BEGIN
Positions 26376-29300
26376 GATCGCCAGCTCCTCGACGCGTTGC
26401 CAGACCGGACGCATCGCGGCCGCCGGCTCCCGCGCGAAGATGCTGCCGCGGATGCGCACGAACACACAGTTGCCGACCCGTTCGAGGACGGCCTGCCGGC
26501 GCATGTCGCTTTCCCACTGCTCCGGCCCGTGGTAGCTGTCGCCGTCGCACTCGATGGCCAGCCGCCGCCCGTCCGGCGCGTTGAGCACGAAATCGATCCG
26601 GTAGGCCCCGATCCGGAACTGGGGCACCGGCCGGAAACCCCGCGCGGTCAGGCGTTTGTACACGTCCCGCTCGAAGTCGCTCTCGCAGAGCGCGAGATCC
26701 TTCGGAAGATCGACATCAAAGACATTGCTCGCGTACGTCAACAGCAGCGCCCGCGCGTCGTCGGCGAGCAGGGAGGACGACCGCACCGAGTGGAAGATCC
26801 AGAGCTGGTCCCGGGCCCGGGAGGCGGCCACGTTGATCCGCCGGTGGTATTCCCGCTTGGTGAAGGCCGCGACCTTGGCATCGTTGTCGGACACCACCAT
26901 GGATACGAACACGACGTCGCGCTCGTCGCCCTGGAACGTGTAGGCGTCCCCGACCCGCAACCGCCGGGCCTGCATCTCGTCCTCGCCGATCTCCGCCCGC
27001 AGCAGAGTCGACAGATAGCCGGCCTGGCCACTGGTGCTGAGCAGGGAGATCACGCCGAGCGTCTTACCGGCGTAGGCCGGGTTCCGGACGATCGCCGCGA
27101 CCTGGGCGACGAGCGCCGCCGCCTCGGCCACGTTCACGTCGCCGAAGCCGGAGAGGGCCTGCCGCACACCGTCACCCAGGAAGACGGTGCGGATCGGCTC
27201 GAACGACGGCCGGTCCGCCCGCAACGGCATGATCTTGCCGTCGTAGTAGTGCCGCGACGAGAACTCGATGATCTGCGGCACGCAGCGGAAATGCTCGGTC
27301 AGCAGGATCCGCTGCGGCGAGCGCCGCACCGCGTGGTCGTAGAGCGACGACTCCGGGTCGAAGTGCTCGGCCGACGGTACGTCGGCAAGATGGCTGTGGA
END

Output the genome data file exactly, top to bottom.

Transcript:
Positions 26376-29300
26376 GATCGCCAGCTCCTCGACGCGTTGC
26401 CAGACCGGACGCATCGCGGCCGCCGGCTCCCGCGCGAAGATGCTGCCGCGGATGCGCACGAACACACAGTTGCCGACCCGTTCGAGGACGGCCTGCCGGC
26501 GCATGTCGCTTTCCCACTGCTCCGGCCCGTGGTAGCTGTCGCCGTCGCACTCGATGGCCAGCCGCCGCCCGTCCGGCGCGTTGAGCACGAAATCGATCCG
26601 GTAGGCCCCGATCCGGAACTGGGGCACCGGCCGGAAACCCCGCGCGGTCAGGCGTTTGTACACGTCCCGCTCGAAGTCGCTCTCGCAGAGCGCGAGATCC
26701 TTCGGAAGATCGACATCAAAGACATTGCTCGCGTACGTCAACAGCAGCGCCCGCGCGTCGTCGGCGAGCAGGGAGGACGACCGCACCGAGTGGAAGATCC
26801 AGAGCTGGTCCCGGGCCCGGGAGGCGGCCACGTTGATCCGCCGGTGGTATTCCCGCTTGGTGAAGGCCGCGACCTTGGCATCGTTGTCGGACACCACCAT
26901 GGATACGAACACGACGTCGCGCTCGTCGCCCTGGAACGTGTAGGCGTCCCCGACCCGCAACCGCCGGGCCTGCATCTCGTCCTCGCCGATCTCCGCCCGC
27001 AGCAGAGTCGACAGATAGCCGGCCTGGCCACTGGTGCTGAGCAGGGAGATCACGCCGAGCGTCTTACCGGCGTAGGCCGGGTTCCGGACGATCGCCGCGA
27101 CCTGGGCGACGAGCGCCGCCGCCTCGGCCACGTTCACGTCGCCGAAGCCGGAGAGGGCCTGCCGCACACCGTCACCCAGGAAGACGGTGCGGATCGGCTC
27201 GAACGACGGCCGGTCCGCCCGCAACGGCATGATCTTGCCGTCGTAGTAGTGCCGCGACGAGAACTCGATGATCTGCGGCACGCAGCGGAAATGCTCGGTC
27301 AGCAGGATCCGCTGCGGCGAGCGCCGCACCGCGTGGTCGTAGAGCGACGACTCCGGGTCGAAGTGCTCGGCCGACGGTACGTCGGCAAGATGGCTGTGGA